Japan, South Korea hold 1st defense chief talks in 3 years as ties improve

Photo: english.kyodonews.net
SINGAPORE. KAZINFORM - Japan and South Korea on Sunday held their first defense ministerial talks in over three years in Singapore, in a sign of improving bilateral relations amid the threat posed by North Korea's missile and nuclear development programs, Kyodo reports.

Japanese Defense Minister Yasukazu Hamada and his South Korean counterpart Lee Jong Sup are likely to discuss how to recover mutual confidence between defense authorities in the wake of an incident in 2018 in which Japan claimed that a South Korean navy vessel directed a fire-control radar at a Japanese Self-Defense Force plane.

The ministers met on the fringes of the three-day Asia Security Summit held in the Southeast Asian city-state from Friday, also known as the Shangri-La Dialogue. Defense chiefs of the two East Asian neighbors previously met in November 2019 in Thailand.

Bilateral ties have been rapidly improving since South Korean President Yoon Suk Yeol proposed a solution to a longtime dispute over wartime labor compensation in March. Relations had sunk to their lowest point in decades under Yoon's predecessor, Moon Jae In.

Yoon visited Tokyo later that month and hosted Japanese Prime Minister Fumio Kishida in Seoul last month, in a resumption of reciprocal visits by Japanese and South Korean leaders that had been halted since December 2011.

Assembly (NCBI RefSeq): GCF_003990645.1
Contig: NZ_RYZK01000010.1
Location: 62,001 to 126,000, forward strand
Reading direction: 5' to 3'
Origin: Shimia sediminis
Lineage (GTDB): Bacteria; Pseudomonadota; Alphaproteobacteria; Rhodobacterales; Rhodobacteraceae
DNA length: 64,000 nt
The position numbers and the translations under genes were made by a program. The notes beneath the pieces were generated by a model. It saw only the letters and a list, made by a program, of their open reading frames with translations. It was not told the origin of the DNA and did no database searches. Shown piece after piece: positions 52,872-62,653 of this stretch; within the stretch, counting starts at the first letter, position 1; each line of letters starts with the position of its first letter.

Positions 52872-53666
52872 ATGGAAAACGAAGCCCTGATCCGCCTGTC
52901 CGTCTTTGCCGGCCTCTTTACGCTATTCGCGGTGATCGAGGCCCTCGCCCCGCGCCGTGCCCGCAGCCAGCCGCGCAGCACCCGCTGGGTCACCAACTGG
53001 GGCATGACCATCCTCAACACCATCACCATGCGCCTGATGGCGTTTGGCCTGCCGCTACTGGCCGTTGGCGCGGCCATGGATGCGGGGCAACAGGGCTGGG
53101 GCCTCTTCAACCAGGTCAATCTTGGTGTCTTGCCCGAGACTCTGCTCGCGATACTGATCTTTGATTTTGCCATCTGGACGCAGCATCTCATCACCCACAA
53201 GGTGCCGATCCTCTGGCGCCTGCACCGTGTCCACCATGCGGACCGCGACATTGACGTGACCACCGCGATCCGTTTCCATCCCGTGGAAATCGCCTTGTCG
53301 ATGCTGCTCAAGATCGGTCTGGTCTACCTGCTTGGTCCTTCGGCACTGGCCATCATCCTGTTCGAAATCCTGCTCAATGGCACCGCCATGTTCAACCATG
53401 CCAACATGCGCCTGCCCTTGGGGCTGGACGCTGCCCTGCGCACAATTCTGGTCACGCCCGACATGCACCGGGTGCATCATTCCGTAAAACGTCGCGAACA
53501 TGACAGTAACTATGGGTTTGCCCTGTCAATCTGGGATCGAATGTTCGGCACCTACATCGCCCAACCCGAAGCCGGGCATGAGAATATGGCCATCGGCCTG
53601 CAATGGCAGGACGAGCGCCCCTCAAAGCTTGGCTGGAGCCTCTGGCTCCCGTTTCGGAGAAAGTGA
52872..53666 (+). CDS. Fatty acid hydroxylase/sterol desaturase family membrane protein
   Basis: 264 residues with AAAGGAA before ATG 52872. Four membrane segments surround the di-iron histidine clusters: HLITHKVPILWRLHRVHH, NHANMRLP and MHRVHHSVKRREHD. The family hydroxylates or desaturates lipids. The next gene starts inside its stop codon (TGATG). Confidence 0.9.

With North Korea repeatedly test-firing ballistic missiles since last year, Yoon, who took office in May 2022, has focused on the importance of trilateral defense cooperation also involving the United States, Japan and South Korea's common security ally.

Last week, an SDF ship flying the rising sun flag, which was labeled by Moon's administration as a symbol of Japan's wartime militarism, entered South Korea to join an international naval drill, suggesting that Seoul no longer regards the flag as problematic.

In the alleged 2018 incident, Tokyo says a South Korean destroyer directed its radar onto an SDF airplane in Japan's exclusive economic zone in the Sea of Japan in December of that year. Seoul, however, denies the allegation.

On Saturday in Singapore, Hamada and Lee attended a trilateral meeting with their U.S. counterpart Lloyd Austin, agreeing to launch a system to enable the three countries' real-time sharing of information about North Korean missiles by the end of this year.